December 31st, 2006

Kambei (The Seven Samurai)

Don't drink the brown tea, man...

Raz and I moved hell and high water last night to get to an 11:30 showing of Pan's Labyrinth. It was sold out, so we went through the list of movies playing at the AMC 25, figuring that they had to have something that looked interesting and started soon. We ended up seeing The Curse of the Golden Flower instead.

The film is something of a return to form for Zhang Yimou combined with the epic scope of his more recent work. Don't be fooled by the trailers, TV spots and posters, this is not an action film. It is a story of political intrigue, based on a Yu Cao play that is set in the Tang Dynasty. Yes, there is a battle at the end, but most of the movie is about the relationships and machinations of the Royal family. And in the best Shakespearean tradition, everybody has to do things the hard way.

I have to admit that while I never developed any warm fuzzies for the characters (which is good, because the Cao's play is analogous to Shakespeare in more ways than one), I found myself drawn into their plotting and mooning, with each new dirty revelation a nice twist on what came before. Nobody is purely in the right within the family, but players are compelled to pick sides, which means that there isn't really a "cause" for the audience to get behind, meaning they have to make their own decisions. Yes, it is a bit forced, but the performances work very well, and if the end is unsatisfying it was at least an interesting journey to get there.

But it isn't the acting, or even the action, that is what makes this film worth seeing on the big screen if you can.

Gong Li and Chow Yun Fat are good, to be sure, but the real star of this film is Yimou's striking visual style, more prominent and stylized here than it was even in Hero, if such a thing is imaginable. Every part of Xiaoding Zhao's 'scope frame explodes with sumptuous detail, tricks of light, splashes of color. The film looks spectacular, with breathtaking Tingxiao Huo production design, and the sound mix is very enveloping, drawing the viewer into this lush environment, with its etched columns, translucent surfaces and soft, carpeted floors - as the servants walk by chanting the hour of the day. Shigeru Umebayashi's score is quite engaging as well. The total effect is almost psychedelic. No, scratch that. The effect is psychedelic.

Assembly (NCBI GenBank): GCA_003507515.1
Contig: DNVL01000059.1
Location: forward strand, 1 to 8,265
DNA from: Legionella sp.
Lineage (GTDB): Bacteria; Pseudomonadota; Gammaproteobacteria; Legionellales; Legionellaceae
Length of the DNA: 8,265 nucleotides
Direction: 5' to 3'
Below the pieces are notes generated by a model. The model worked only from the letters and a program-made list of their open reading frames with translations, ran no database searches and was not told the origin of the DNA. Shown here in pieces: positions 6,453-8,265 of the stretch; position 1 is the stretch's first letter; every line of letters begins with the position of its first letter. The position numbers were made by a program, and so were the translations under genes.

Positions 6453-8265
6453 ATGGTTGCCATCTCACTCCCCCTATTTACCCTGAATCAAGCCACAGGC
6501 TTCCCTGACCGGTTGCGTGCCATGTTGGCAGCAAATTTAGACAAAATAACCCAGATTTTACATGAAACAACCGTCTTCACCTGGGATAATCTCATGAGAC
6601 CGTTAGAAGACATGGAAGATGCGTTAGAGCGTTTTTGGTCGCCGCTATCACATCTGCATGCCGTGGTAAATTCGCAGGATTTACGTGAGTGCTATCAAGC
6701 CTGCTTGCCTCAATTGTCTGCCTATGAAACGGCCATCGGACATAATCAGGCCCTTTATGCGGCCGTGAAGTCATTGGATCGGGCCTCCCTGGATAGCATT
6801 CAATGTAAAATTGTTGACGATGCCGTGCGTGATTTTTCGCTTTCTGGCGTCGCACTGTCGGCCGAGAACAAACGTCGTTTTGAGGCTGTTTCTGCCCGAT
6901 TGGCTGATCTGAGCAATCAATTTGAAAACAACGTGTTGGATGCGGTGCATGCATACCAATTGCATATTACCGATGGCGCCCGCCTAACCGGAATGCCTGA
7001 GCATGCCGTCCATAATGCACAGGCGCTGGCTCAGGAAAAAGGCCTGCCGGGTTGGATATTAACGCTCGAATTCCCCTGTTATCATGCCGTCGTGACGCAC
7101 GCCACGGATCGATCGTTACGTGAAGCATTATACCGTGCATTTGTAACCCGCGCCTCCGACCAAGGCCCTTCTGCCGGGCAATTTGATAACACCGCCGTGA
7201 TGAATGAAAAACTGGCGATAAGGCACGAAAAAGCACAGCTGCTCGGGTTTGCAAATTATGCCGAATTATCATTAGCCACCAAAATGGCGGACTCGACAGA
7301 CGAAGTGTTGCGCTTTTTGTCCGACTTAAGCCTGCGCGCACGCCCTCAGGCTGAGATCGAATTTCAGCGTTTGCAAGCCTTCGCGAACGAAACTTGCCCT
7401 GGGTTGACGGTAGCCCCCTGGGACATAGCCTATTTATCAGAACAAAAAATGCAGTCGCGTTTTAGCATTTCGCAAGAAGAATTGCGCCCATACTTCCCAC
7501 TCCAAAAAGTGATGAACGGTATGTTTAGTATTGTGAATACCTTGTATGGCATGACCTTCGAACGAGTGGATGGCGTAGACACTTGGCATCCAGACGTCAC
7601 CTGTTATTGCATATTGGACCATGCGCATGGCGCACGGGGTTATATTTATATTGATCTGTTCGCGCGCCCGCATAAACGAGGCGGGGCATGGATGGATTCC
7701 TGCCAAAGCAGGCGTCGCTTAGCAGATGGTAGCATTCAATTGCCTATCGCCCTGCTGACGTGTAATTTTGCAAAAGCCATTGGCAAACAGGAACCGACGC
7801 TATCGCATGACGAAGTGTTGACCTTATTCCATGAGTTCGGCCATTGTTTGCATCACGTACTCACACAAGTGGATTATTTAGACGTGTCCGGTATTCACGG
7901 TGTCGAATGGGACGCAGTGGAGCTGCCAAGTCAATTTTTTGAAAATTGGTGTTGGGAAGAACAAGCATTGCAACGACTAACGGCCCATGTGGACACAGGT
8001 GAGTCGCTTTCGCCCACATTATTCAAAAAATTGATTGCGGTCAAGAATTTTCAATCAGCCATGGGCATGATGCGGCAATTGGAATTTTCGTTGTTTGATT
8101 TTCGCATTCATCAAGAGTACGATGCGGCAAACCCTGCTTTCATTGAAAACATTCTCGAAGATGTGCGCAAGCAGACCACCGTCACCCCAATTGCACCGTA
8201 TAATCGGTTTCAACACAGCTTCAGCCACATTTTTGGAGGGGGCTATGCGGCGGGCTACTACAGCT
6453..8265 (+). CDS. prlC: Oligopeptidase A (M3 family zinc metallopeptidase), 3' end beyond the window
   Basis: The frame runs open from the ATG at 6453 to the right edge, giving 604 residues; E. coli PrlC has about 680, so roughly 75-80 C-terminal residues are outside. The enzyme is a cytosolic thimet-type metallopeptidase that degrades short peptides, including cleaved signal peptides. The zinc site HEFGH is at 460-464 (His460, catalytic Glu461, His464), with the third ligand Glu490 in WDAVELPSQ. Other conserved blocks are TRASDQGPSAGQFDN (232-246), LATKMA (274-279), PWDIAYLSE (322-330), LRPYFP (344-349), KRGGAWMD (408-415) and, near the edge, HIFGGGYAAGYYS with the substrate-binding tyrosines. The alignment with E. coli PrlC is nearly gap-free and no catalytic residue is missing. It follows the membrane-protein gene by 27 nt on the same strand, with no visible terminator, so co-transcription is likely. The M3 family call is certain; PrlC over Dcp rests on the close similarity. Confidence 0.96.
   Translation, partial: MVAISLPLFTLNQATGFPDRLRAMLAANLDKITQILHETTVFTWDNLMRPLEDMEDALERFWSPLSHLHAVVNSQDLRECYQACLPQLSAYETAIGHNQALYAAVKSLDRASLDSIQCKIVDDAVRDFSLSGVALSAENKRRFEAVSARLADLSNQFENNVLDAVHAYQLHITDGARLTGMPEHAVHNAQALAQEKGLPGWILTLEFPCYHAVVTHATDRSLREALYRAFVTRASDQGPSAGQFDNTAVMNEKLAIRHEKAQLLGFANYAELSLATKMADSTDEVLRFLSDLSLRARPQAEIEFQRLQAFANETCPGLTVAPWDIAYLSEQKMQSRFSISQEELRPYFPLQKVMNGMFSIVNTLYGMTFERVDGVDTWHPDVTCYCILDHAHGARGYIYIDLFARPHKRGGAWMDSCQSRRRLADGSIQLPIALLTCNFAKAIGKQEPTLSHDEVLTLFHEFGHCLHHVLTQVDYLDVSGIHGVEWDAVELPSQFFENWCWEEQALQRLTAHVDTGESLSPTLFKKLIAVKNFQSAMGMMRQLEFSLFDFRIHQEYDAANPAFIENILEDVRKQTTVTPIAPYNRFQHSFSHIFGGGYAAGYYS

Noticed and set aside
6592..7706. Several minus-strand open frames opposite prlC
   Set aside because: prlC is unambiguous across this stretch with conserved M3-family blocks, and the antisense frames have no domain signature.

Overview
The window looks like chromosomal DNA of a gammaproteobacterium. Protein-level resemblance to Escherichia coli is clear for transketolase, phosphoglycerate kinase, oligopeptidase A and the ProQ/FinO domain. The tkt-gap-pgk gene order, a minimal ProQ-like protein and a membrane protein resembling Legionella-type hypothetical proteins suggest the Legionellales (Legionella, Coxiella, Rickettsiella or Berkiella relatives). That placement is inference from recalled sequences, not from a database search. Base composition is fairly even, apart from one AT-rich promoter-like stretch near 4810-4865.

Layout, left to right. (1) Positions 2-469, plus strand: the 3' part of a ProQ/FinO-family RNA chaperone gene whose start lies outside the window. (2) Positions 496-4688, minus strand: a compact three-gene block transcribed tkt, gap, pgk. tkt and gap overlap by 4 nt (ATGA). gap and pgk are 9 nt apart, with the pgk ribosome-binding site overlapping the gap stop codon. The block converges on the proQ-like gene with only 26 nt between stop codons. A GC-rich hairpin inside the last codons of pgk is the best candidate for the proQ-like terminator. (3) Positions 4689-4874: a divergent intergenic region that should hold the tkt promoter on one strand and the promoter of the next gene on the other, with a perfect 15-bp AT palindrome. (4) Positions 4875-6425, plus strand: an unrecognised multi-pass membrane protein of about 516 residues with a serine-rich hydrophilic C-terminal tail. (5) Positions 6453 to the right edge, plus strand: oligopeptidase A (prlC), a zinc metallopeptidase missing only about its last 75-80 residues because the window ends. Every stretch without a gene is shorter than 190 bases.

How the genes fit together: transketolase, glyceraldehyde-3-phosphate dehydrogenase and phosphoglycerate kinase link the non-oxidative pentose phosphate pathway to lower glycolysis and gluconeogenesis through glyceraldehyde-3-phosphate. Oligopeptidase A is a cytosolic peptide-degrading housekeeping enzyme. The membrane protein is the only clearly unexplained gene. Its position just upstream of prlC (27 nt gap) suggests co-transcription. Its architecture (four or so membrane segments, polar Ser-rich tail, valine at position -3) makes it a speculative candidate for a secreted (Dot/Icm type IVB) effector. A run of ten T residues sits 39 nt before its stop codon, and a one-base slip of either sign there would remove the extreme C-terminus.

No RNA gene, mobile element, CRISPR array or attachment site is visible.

I have some reservations as to how well the drama plays out in the film, but I have to say that the brilliance with which it creates its setting and the cinematic splendor on display make it worth dealing with the film's deficiencies.
Williams (film composer)

Fedora, leather jacket and Depends...

New information has come to light about the project forever in development hell, Indiana Jones and the Rickety Walker.

"Ow! My back!"
Lucas: Indy IV Films In '07

George Lucas on Dec. 29 said that filming of the long-awaited fourth Indiana Jones movie will begin next year, the Associated Press reported.

Harrison Ford, who appeared in the three earlier films, is set to star again. Lucas said he and director Steven Spielberg recently finalized the script for the film.

Lucas kept mum about the plot, but said that the latest installment will be a "character piece" that will include "very interesting mysteries. ... I think it's going to be really cool," Lucas said.

"It's going to be fantastic. It's going to be the best one yet," the 62-year-old filmmaker said during a break from preparing for his duties as grand marshal of Monday's Rose Parade, the AP reported.

Exact film locations have not been decided yet, but Lucas said part of the movie will be shot in Los Angeles.

The fourth chapter of the Indiana Jones saga will hit theaters in May 2008.
Sounds retarded. Of course, almost identical press releases were seen in 1996, so there's still hope they'll leave it alone. If it does happen, I'll be looking forward to the score, though.
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    John Williams: Raiders of the Lost Ark